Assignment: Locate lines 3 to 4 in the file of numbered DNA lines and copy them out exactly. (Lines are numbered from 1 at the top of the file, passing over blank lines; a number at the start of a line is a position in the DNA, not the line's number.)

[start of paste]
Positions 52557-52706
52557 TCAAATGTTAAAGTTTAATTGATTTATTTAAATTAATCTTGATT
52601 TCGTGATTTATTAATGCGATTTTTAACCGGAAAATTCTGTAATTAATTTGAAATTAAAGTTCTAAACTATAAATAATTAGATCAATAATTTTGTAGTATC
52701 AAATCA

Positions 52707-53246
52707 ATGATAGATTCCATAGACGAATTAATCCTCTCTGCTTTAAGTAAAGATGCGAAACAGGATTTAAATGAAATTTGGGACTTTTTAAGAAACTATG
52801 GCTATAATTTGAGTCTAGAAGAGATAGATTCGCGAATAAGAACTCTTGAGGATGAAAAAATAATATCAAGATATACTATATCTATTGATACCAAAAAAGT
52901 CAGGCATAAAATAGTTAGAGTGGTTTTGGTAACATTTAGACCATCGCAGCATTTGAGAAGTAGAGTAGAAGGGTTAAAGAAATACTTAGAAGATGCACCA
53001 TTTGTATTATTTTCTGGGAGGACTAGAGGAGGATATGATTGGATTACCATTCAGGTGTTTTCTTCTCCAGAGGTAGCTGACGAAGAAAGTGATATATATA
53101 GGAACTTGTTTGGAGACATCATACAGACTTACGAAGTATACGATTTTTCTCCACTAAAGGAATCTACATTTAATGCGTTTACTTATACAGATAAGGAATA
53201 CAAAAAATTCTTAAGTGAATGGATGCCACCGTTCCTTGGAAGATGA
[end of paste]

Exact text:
52601 TCGTGATTTATTAATGCGATTTTTAACCGGAAAATTCTGTAATTAATTTGAAATTAAAGTTCTAAACTATAAATAATTAGATCAATAATTTTGTAGTATC
52701 AAATCA